Bilateral attachment of the vaginal cuff to iliococcygeus fascia: an effective method of cuff suspension

B L Shull, C V Capen, M W Riggs, T J Kuehl
American Journal of Obstetrics and Gynecology 1993, 168 (6 Pt 1): 1669-74; discussion 1674-7

OBJECTIVE: The objective of this study was to determine the anatomic success, defined as no persistent or recurrent support defects, of suspension of the vaginal cuff to iliococcygeus fascia.

STUDY DESIGN: Forty-two women treated by suspension of the vaginal cuff to iliococcygeus fascia and repair of coexisting pelvic support defects between March 19, 1987, and June 11, 1992, had site-specific analysis of pelvic support performed preoperatively and at consecutive postoperative visits. The findings at the 6-week postoperative visit and subsequent visits were compared for support of the vaginal cuff and additionally for the urethra, bladder, cul-de-sac, and rectum.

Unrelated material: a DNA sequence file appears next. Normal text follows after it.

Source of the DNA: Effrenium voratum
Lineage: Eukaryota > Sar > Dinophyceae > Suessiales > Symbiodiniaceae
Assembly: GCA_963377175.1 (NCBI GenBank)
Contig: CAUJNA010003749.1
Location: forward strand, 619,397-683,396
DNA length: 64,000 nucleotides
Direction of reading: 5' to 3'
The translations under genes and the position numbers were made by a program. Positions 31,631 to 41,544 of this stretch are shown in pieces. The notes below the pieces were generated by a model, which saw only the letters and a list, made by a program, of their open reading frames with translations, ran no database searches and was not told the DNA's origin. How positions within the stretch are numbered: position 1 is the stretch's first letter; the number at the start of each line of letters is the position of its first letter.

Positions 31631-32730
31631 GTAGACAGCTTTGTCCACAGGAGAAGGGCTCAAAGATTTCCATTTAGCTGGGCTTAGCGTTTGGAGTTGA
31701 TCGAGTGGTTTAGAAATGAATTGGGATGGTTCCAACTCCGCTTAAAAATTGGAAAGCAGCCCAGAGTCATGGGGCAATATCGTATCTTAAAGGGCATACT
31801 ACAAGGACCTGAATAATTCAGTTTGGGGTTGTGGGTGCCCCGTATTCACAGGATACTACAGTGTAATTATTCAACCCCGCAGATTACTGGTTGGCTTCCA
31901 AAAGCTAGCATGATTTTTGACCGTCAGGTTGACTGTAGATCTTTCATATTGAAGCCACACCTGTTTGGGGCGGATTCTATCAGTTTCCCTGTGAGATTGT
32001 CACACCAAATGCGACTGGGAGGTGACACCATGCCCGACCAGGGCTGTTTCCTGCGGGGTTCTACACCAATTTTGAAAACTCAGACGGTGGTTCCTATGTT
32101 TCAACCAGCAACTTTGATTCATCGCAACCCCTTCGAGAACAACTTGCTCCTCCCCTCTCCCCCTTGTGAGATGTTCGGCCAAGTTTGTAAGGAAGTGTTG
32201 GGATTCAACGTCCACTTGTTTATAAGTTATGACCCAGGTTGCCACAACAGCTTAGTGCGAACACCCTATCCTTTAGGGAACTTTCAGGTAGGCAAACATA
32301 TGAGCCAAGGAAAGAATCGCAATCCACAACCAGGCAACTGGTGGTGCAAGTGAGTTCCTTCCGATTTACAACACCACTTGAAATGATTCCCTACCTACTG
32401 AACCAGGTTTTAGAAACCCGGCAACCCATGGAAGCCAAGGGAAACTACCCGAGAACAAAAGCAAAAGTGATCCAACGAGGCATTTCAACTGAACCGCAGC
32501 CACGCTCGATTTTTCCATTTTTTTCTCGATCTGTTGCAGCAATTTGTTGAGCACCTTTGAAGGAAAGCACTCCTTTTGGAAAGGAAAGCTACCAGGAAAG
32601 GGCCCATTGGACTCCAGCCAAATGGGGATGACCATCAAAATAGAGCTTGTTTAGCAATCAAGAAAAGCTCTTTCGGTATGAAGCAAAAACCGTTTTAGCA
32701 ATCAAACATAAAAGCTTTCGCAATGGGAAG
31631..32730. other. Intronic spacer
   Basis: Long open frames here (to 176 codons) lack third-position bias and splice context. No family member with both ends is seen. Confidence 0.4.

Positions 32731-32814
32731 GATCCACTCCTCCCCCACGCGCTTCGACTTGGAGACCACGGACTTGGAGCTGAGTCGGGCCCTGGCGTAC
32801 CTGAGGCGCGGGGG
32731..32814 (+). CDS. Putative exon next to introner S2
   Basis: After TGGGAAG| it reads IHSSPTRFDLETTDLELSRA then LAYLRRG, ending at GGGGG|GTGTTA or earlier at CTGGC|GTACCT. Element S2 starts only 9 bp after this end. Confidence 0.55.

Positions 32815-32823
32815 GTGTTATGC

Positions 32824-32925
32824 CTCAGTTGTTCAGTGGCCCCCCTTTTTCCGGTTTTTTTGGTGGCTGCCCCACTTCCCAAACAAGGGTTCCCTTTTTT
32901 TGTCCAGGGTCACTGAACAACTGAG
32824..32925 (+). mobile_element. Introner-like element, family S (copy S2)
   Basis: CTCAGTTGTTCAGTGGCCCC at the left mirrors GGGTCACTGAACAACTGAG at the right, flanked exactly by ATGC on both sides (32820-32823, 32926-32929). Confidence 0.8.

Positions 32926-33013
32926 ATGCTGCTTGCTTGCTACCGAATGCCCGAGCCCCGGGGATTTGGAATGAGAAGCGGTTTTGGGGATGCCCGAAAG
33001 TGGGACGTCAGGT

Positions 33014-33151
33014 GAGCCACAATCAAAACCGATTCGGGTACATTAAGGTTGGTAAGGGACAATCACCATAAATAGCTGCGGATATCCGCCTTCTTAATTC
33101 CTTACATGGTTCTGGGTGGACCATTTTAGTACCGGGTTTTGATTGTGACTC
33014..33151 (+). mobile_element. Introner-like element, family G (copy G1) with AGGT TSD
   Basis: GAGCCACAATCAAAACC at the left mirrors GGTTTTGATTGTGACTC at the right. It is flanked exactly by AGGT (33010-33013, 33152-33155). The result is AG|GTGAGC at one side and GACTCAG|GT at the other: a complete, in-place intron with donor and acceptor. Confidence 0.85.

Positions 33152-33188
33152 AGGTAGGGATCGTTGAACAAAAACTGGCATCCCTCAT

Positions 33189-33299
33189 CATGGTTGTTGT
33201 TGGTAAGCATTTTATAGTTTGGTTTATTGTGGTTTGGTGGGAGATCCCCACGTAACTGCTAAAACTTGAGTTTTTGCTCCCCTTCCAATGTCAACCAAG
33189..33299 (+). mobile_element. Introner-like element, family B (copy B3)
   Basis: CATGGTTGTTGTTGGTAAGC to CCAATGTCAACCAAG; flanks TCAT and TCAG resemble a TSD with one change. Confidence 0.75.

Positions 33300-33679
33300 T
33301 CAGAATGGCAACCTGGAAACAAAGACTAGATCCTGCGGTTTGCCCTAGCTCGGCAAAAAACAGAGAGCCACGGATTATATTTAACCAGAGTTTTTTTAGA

RESULTS: Two patients (5%) have had recurrence of their cuff prolapse during follow-up, one of whom required further surgery. She also had recurrence of an inguinal hernia that had been repaired at the original surgery. The other patient who had had five previous pelvic procedures developed asymptomatic prolapse of the cuff halfway to the hymen. Six additional patients have had loss of support at other sites in the follow-up period, one of whom had repeat surgery.

CONCLUSION: Ninety-five percent of women experienced no persistence or recurrence of cuff prolapse 6 weeks to 5 years after the procedure.

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